§ 30. Mr. Thorne
asked the Secretary of State for the Home Department if he will now consider doing away with blacking-out of private homes, offices, and all public buildings.
§ Mr. H. Morrison
I have this matter constantly under consideration, but I do not yet see my way to accept my hon. Friend's suggestion.
§ Mr. Bowles
May I ask my right hon. Friend the Prince of Darkness, whether he has looked into the allegation that I made on the Adjournment before Christmas, that the Air Ministry's buildings, eight storeys high, on Kingsway, were fully lighted two hours after black-out? Has he officially advised the Air Council, and, if so, does he think that they are carrying out their obligations?
§ Mr. Morrison
I have no doubt that the Air Ministry have noted my hon. Friend's observations. As to the rest of his speech, I thought I had dealt very faithfully with it at the time.
§ Mr. Thorne
Is my right hon. Friend aware that if the black-out were done away with a vast amount of black-out material could be saved, and used for other purposes?
§ Mr. Morrison
That is a factor which is taken into account; but we must bear in mind that if the black-out were fully abolished, it might be easier for the enemy, by Heinkel aircraft, to drop fly-bombs on my hon. Friend's constituents.
§ 41. Mr. Keeling
asked the Secretary of State for the Home Department whether he is aware that public exhortations to save electric current lose much of their effect in places where street lamps remain lit throughout the day; and whether he will cause local authorities not to light street lamps at all whenever, owing to the shortage of labour or material, the lights cannot be turned out.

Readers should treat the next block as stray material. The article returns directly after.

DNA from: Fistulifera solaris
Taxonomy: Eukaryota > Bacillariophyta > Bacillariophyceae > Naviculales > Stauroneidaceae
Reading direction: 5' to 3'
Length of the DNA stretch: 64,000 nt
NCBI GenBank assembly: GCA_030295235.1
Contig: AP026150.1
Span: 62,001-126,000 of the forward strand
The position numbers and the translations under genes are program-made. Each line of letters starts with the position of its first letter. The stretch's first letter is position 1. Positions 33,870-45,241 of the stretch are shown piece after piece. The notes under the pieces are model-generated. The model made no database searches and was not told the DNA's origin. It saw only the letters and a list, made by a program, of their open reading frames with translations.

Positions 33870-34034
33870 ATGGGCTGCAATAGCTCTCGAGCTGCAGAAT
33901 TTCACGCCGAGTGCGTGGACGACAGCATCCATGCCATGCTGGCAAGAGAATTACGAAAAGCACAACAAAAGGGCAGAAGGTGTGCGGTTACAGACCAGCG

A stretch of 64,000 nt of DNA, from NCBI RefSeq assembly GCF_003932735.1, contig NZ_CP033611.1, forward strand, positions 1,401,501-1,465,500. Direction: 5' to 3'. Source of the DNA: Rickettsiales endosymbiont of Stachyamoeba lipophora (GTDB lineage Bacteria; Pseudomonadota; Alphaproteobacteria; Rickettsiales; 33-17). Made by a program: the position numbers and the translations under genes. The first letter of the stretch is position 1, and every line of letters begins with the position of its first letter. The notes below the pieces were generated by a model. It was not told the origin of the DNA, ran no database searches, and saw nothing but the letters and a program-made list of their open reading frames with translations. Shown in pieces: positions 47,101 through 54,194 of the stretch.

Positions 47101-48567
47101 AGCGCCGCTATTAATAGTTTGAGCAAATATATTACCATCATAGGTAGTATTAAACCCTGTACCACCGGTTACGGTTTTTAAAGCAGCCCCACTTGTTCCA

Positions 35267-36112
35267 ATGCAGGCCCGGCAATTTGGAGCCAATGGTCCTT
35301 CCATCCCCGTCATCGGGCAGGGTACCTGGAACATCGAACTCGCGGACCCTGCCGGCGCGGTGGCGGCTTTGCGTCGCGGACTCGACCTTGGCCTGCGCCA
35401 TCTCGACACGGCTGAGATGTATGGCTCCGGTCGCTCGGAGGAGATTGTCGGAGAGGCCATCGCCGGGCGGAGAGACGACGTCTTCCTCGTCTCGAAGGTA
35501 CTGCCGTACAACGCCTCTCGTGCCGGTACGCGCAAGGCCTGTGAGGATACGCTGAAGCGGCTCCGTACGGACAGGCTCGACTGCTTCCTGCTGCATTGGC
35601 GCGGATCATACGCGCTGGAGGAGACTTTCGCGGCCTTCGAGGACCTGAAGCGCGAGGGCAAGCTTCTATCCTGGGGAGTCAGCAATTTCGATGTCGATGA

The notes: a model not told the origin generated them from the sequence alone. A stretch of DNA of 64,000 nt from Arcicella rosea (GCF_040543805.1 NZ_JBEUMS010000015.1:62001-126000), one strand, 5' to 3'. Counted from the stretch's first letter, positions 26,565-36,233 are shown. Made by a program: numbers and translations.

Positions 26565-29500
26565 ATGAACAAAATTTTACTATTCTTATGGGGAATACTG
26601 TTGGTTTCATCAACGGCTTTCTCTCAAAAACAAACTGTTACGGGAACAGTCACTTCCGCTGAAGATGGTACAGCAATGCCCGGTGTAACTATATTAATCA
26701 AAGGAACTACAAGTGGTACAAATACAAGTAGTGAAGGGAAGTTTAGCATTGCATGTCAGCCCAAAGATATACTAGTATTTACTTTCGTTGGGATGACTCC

§ The Minister of Fuel and Power (Major Lloyd George)
I have been asked to reply. As my hon. Friend is aware, the Government decided that in this, the sixth, winter of the war some alleviation of the street lighting position was not only permissible but desirable; and on 19th January I informed my hon. Friend the Member for Holborn (Sir R. Tasker) that, in some areas, there could be no alternative in present circumstances between continuous lighting and no lighting at all. Local authorities are well aware of the need for the utmost economy in all forms of fuel and, as the Government's concession does not involve a serious increase in consumption, I should hesitate to fetter their discretion by further controls and Orders. The fact that, owing to wartime difficulties, continuous lighting is sometimes unavoidable does not justify in any way waste or extravagance in the use of fuel by individuals.
§ Mr. Keeling
Will the right hon. and gallant Gentleman make it clear that this Question, when it was put down on the Order Paper, was addressed to him? Does his unsuccessful attempt to "pass the buck" to the Home Secretary mean that he is in disagreement with the Home Secretary and, if so, will he refer the matter to the War Cabinet?